Proponents of gay rights in Michigan took two big steps forward recently with the introduction of a resolution that would legalize same-sex marriage in the state and the passage through a state House of Representatives committee of a bill that would prohibit discrimination based on sexual orientation.

Both the proposal to permit same-sex marriage in the state and the anti-discrimination House bill were introduced by state legislators whose districts include Ann Arbor.

The marriage resolution, introduced by House Speaker Pro Tempore Pam Byrnes (D–Lyndon Twp.), would overturn a 2004 amendment that limits marriage to heterosexual couples in the state. Additionally, the resolution would also make the state recognize same-sex marriages performed in other states.

The proposal also contains a component that would allow clergy members to exempt themselves from performing same-sex marriages.

In an interview yesterday, Byrnes said the main motivation in introducing the amendment was to ensure equal rights for all people.

“I think it’s time for people to acknowledge the change in attitude…that more and more people are accepting of homosexual relationships and the need that these people have to be respected and honored as anybody else as far as their rights are concerned,” Byrnes said.

But opponents of the bill, like Rep. Dave Agema (R–Grandville), argue that Byrnes’s proposal is unwarranted because Michigan citizens voted in 2004 to ban same-sex marriage in the state.

“In 2004, we voted on that issue and the people in the state of Michigan overwhelmingly voted not to do that,” Agema said. “So to me, what’s going on here is completely trying to erase or eliminate what the people in the state of Michigan have voted on.”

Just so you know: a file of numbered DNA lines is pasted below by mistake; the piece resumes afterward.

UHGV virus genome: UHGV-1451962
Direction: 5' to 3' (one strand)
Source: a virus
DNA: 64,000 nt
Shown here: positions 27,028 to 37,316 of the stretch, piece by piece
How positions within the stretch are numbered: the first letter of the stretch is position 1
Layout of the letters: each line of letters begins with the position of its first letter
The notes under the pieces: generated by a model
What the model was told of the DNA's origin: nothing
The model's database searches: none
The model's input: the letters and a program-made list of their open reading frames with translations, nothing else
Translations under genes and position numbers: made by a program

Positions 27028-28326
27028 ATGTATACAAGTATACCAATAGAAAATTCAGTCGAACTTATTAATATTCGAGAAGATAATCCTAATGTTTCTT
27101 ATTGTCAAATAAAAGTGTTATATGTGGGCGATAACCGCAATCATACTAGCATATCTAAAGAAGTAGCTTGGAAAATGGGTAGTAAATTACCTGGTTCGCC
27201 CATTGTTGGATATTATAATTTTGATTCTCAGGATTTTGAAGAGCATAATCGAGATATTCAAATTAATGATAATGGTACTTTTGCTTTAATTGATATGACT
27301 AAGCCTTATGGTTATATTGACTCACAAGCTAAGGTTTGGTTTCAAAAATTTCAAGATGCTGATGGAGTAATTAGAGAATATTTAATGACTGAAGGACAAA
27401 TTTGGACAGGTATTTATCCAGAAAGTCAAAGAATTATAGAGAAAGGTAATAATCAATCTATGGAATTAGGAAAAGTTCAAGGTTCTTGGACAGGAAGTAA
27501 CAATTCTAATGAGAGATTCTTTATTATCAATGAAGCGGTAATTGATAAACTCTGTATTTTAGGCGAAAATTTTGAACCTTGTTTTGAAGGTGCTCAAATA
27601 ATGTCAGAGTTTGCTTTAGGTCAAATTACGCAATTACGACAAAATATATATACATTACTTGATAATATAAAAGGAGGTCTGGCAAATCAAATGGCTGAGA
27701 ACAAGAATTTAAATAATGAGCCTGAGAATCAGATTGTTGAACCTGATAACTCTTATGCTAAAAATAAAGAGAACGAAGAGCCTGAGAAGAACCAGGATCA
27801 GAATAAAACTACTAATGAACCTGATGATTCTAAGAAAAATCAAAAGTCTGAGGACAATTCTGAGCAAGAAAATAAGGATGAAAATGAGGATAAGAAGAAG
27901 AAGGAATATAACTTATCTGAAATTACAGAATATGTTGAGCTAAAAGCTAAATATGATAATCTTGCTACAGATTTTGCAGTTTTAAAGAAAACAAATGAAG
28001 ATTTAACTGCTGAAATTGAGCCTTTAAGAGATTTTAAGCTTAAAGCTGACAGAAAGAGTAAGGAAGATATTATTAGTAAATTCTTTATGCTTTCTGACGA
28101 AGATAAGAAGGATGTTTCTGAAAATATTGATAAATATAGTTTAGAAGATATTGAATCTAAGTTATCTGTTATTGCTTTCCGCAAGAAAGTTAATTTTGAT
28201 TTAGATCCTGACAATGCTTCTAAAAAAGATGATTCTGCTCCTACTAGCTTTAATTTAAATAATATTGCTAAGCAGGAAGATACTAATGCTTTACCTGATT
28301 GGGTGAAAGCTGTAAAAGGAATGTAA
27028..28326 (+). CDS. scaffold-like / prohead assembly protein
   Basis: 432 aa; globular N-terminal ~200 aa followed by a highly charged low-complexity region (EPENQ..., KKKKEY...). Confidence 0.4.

Legal rights and benefits for married couples were the main concerns that contributed to Byrnes’s decision to introduce the amendment.

“I’m looking at the legal aspect of acknowledgment and benefits in law that married couples, heterosexual married couples have, and I believe that those same benefits should be accorded to same sex partners,” Byrnes said.

But Byrnes said she decided to include the component that would exempt clergy members from performing marriage ceremonies to same-sex couples because she does not want to mandate this law for those who do not agree with it because of certain religious beliefs — a nuance that was modeled after Vermont’s same-sex marriage legislation.

“There are religious beliefs out there that do not support that position and…at this point in time, I felt very uncomfortable about mandating that all clergy must perform this ceremony because of religious beliefs,” Byrnes said.

As Byrnes introduced this proposal, the House Judiciary Committee passed a separate bill that would prohibit discrimination based on sexual orientation.

The bill, introduced last year by Rep. Rebekah Warren (D–Ann Arbor), would update the Elliott-Larsen Civil Rights Act passed in 1976.

The bill was introduced in order to extend equal civil rights to people of all sexual orientations as a moral imperative, Warren said.

“There should be equal protections for all of our citizens when it comes to public accommodations, when it comes to employment, when it comes to housing,” Warren said. “And the fact that we still have some of our citizens who are openly discriminated against because of their appearance, because of who they are or who they love, I felt like the legislature needed to take them to address.”

While similar bills have been introduced in the legislature in the past, this marks the first time a bill of this kind was passed by a committee.